If this is your orientation, a meditation practice which is primarily pleasant might actually feel inappropriate or unhelpful - a kind of spiritual bypassing, just sitting there with your head in the clouds ignoring the problems all around you. If you came here to study suffering in detail, then a practice which puts the microscope on the painful aspects of your experience might be a much better fit for your interest, and much more motivational (especially at first), than the cultivation of love or bliss.
On the other hand, some of us are here because we already feel bad and would like to feel a little better. If this is you, then cultivating love, compassion, contentment and joy might be exactly what you're looking for, and infinitely more appealing than the alternative.
There's even some nuance in the slow/fast distinction. Awakening is often framed as a goal at the end of a path, and when we look at it that way, it's only natural to want to move down that path as rapidly as possible. Whole traditions have set themselves up as 'the fast path to enlightenment' throughout the ages, playing into exactly this sentiment. My teacher's teacher, Shinzan Roshi, would sometimes encourage people to achieve kensho (initial awakening) quickly, both for their own good and the good of those around them. When we hear things like this, it can give rise to samvega, a kind of 'spiritual urgency' which can be helpful in giving us the energy to practise and the motivation to focus on our meditation rather than getting lost in distraction.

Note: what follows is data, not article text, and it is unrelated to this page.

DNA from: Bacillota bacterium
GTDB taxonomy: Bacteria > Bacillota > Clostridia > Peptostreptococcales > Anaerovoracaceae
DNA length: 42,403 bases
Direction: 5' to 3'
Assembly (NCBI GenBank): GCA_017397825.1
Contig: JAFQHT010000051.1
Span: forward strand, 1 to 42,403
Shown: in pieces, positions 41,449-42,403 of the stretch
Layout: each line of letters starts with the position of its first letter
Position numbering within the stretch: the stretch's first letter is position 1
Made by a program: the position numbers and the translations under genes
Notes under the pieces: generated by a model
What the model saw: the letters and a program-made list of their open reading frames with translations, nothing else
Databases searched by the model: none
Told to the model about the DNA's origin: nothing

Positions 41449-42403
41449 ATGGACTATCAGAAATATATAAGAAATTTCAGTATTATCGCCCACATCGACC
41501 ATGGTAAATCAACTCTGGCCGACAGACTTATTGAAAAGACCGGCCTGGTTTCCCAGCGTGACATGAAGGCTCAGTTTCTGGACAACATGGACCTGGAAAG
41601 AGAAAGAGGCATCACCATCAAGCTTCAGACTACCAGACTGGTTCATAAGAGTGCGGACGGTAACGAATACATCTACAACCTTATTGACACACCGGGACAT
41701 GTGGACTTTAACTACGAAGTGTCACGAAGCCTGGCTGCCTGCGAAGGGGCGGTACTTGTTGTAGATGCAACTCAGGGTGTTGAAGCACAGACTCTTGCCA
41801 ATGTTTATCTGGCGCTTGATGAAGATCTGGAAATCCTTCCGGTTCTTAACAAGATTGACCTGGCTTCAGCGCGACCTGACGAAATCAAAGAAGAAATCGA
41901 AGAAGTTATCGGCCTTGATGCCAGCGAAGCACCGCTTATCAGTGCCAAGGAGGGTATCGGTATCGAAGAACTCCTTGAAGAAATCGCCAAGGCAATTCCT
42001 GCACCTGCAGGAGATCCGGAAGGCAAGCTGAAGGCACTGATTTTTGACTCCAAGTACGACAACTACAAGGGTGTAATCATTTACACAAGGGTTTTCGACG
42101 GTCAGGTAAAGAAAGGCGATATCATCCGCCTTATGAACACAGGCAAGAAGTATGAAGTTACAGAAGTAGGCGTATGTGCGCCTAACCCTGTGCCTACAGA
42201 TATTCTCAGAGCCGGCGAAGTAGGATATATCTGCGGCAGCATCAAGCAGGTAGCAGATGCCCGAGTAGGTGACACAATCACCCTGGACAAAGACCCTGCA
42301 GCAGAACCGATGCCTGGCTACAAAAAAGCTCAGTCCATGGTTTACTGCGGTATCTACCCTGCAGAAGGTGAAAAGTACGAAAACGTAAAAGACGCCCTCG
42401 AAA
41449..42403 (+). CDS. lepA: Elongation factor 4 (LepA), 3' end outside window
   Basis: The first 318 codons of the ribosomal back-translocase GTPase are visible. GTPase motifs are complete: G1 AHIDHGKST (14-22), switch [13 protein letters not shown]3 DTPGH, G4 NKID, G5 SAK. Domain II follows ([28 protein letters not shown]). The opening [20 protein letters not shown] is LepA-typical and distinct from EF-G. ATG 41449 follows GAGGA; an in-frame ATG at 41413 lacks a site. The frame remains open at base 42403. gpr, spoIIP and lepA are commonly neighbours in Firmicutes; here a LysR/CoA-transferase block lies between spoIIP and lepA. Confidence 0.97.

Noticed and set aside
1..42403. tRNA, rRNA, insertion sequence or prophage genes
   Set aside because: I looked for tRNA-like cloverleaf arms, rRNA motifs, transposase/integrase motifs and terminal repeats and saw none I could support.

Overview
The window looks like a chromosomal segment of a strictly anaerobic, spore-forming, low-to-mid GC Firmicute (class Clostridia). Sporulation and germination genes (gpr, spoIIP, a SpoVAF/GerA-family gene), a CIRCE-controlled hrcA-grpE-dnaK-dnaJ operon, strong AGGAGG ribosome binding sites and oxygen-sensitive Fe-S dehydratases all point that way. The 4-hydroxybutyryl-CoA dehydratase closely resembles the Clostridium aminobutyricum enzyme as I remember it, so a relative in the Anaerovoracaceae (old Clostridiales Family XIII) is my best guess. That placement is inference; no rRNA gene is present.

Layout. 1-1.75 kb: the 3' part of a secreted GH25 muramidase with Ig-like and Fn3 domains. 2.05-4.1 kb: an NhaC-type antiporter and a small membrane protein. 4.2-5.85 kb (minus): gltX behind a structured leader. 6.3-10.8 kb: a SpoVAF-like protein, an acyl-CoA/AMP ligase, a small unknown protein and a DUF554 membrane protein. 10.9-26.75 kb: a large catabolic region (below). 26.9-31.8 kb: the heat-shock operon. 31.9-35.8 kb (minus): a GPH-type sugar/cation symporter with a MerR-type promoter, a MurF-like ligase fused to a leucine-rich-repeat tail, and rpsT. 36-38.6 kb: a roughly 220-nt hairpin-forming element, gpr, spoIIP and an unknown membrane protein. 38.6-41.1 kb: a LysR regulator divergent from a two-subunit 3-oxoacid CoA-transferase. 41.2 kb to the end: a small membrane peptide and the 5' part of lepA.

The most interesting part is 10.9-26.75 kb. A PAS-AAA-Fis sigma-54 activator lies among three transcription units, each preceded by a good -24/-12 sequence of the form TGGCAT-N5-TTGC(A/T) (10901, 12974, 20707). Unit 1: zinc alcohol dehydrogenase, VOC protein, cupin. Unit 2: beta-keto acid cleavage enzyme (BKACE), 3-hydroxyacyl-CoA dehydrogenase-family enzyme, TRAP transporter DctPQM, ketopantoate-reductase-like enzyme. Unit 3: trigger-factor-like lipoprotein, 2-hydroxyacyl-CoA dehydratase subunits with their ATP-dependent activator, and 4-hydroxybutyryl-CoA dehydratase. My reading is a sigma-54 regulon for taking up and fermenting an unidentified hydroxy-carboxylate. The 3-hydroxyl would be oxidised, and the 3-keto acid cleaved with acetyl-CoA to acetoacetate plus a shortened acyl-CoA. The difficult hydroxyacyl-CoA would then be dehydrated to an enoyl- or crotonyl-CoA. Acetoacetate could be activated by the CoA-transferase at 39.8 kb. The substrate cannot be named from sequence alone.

However, this way of looking has some drawbacks too. It sets up a situation in which we're deficient right now, trying to get somewhere to find a thing we don't have. The urgency of samvega can easily turn into a frantic grasping which actually tightens the mind and body rather than opening it. And we can become oblivious to our own needs and the needs of those around us in a way that's very unhelpful, ultimately becoming selfish and distant rather than open-hearted. Reportedly, the Dalai Lama was once asked what was the quickest way to enlightenment, and in response he burst into tears. Taking our time, proceeding slowly and carefully, can sometimes help us to avoid these negative excesses, whilst also giving us enough time to integrate what we're learning fully into our lives instead of simply chasing the next insight.